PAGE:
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Rules, scope and jurisdiction of the CAS Ad Hoc and Anti-Doping Divisions at the Olympic Games

Rules, scope and jurisdiction of the CAS Ad Hoc and Anti-Doping Divisions at the Olympic Games
Thursday, 01 September 2016 By Dr Despina Mavromati

In this two-part article, Despina Mavromati, Managing Counsel at Court of Arbitration for Sport (CAS), analyses the specific procedural rules of the CAS Anti-Doping Division (ADD), as the CAS Panels at the Rio Olympic Games interpreted them. The article also compares the ADD rules to the procedural rules of the (general) CAS Ad Hoc Division (AHD) and to the (permanent) CAS in Lausanne, Switzerland. Part one offers an introduction to the ADD and the AHD Rules and examines their general scope and the jurisdiction of both divisions. Part two analyses the structure of the CAS ad hoc offices and the conduct of the ad hoc proceedings, particularly in terms of evidence, applicable law and provisional measures.

This article is essential reading for any sports lawyer who represents or plans to represent clients in sports disputes before the CAS.



The close of the Rio Olympic Games marks an extraordinary Olympic Games for the CAS having registered 28 procedures, a record number of cases, at the Games at during the competition.

The CAS has been adjudicating on a variety of disputes arising on the occasion of the Olympic Games (OG) through its CAS Ad Hoc Divisions (CAS AHD) since 1996 (the Atlanta OG). The CAS AHD has dealt with eligibility, qualification / disqualification matters, doping and other disciplinary issues, primarily as a second instance body.1The main particularity of the CAS AHD is that it provides athletes and federations with free access to justice within very short deadlines (generally within 24 hours from lodging the claim or in accordance with the competition schedule). The expediency of this process is imperative to provide certainty for aforementioned stakeholders. 

The Rio Games, however, marked the first time in the history of CAS where the international sports tribunal was in charge of doping-related matters (arising out of the OG) as a first- instance authority, through its newly established CAS (ad hoc) CAS ADD. The International Council of Arbitration for Sport (ICAS), which is the supervising authority of CAS, adopted a new set of procedural rules, which are specific to anti-doping matters, the CAS Arbitration Rules applicable to the CAS Anti-Doping Division (CAS ADD Rules). It also selected the President, the Vice-President and the arbitrators for this division.2

The CAS ADD Rules were ratified in April 2016 in view of the Rio 2016 Olympic Games (the Rio Games). Unlike the substantive law provisions included in the International Olympic Committee Anti-Doping Rules (IOC ADR), the ADD Rules are of procedural nature.3 They follow the same structure as the CAS AHD Rules, which in turn were largely inspired by the CAS Code.4 Therefore, the latter can be used to interpret most of the procedural provisions of both the ADD and the AHD Rules. The creation of the first-instance CAS ADD5 was decided by the IOC in order to delegate to the CAS, as an independent judicial body, the adjudication of alleged anti-doping rule violations during the OG pursuant to Art. 59.2.4 Olympic Charter (OC) and Article 8.2.2 IOC Anti-Doping Rules for Rio 2016 (IOC ADR).6 This was part of the Olympic Agenda 2020 reforms7 and in accordance with the Resolution of the Fourth Olympic Summit with a view to making anti-doping testing procedures independent of sports organizations (like the IOC).8 It must be noted that the drafting of the CAS ADD Rules led to the amendment of specific provisions of the CAS AHD Rules as well as the IOC ADR in order to adapt to the creation of this new division.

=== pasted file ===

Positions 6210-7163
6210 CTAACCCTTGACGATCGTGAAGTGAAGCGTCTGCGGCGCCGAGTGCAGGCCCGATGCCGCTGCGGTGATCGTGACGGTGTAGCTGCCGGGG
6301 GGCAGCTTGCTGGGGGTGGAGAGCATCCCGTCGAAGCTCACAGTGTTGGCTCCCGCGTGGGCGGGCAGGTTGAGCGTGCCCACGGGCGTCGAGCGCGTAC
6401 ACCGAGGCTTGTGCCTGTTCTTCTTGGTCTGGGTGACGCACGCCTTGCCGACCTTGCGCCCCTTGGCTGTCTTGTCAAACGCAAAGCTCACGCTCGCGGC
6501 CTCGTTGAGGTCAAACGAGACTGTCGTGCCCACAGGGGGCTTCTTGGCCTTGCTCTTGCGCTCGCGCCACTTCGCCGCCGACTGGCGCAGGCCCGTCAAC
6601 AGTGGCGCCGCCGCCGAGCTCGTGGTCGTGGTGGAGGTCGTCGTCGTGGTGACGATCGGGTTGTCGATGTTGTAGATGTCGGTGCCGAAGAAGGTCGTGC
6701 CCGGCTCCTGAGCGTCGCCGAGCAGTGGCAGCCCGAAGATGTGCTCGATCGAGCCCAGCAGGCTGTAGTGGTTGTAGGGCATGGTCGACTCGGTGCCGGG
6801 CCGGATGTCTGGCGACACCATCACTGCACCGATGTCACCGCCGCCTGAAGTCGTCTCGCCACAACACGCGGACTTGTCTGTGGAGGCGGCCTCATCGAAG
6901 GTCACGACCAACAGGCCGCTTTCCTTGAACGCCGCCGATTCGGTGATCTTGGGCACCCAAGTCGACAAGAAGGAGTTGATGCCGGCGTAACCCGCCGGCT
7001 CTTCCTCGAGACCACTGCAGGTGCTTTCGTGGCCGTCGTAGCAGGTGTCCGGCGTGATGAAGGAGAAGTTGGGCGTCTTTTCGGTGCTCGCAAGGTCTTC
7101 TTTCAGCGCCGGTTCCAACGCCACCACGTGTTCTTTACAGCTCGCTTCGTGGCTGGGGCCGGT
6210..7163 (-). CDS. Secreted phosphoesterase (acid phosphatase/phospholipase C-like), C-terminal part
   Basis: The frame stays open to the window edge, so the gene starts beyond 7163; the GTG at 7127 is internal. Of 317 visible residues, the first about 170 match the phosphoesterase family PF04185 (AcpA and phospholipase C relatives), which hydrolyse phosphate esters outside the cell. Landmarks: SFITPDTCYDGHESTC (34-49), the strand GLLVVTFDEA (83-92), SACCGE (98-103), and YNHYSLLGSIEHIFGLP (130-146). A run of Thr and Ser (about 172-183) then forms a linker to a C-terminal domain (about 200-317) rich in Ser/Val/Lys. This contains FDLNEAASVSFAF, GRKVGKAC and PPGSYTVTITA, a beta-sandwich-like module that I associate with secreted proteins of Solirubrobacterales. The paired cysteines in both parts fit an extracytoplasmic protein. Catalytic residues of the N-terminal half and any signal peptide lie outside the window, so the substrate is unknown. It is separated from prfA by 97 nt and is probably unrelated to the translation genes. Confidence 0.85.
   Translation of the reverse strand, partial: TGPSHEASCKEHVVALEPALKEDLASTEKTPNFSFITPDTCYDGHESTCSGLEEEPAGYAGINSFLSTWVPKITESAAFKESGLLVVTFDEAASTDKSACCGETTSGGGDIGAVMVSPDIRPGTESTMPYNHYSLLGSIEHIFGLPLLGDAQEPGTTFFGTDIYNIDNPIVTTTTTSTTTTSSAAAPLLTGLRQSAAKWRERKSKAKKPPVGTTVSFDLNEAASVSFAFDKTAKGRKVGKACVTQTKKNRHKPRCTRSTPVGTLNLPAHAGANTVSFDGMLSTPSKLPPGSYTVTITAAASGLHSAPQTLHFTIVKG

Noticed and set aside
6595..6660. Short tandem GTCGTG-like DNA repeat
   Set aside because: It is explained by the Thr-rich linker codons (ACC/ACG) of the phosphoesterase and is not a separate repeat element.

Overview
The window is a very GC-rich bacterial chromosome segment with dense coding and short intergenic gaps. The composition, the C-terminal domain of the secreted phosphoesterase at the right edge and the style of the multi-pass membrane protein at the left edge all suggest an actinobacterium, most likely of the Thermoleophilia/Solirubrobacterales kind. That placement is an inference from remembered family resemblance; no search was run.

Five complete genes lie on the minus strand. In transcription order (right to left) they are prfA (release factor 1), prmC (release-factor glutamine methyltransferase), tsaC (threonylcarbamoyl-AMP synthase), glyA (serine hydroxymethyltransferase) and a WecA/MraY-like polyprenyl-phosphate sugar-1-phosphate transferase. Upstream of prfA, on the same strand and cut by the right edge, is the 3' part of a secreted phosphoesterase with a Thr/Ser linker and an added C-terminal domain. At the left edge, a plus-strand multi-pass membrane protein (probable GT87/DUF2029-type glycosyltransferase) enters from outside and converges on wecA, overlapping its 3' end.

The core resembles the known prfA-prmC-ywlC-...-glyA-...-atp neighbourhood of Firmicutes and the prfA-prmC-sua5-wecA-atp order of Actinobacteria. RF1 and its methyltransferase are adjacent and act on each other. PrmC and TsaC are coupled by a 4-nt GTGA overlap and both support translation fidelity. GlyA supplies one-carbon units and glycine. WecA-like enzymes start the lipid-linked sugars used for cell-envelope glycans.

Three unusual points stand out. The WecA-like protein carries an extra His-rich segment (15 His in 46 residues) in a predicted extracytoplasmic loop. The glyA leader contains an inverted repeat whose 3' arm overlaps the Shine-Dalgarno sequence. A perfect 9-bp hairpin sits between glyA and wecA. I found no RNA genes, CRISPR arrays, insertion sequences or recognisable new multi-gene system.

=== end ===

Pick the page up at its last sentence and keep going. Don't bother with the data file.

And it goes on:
Up until the 2016 Rio OG, the IOC had an internal adjudicating instance for first-instance doping disputes during the OG. The IOC practice was based on Rule 21 of the OC, according to which the IOC President can establish an ad hoc Disciplinary Commission (Ad Hoc DC) when necessary: an Ad Hoc DC is appointed prior to the OG in order to examine alleged anti-doping rule violations and make recommendations for action to the IOC Executive Board. The same procedure is also used for disciplinary matters other than doping (e.g. other issues related to the violation of the provisions of the OC).9 The Ad Hoc DCs are appointed prior to the OG and issue recommendations for the IOC Executive Board, which eventually renders the (first-instance) decision. Since the IOC has now delegated its adjudicating power with respect to anti-doping rule violations to the CAS ADD, it will only deal with disciplinary cases other than doping. These decisions can subsequently be appealed before the CAS AHD or the CAS in Lausanne.


The IOC Anti-Doping Rules

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Despina Mavromati

Dr Despina Mavromati

Dr. Despina Mavromati is an attorney at the Swiss law firm BianchiSchwald and an arbitrator at the Court of Arbitration for Sport (CAS). She has extensive experience in international sports law and arbitration. She represents athletes, clubs and federations and advises on regulatory and sports governance matters, including the recognition and enforcement of awards and freezing of assets in Switzerland. Despina has acted as counsel, co-counsel, expert or arbitrator in numerous sports arbitrations, involving contractual, governance, doping-related and other disciplinary and ethics matters. Recognized as a Thought Leader by Who’s Who Legal in Switzerland every year since 2018, “Despina Mavromati is “brilliant and accomplished” and “an amazing lawyer with immense knowledge and expertise when it comes to disputes before the CAS” (Who’s Who Legal 2023).

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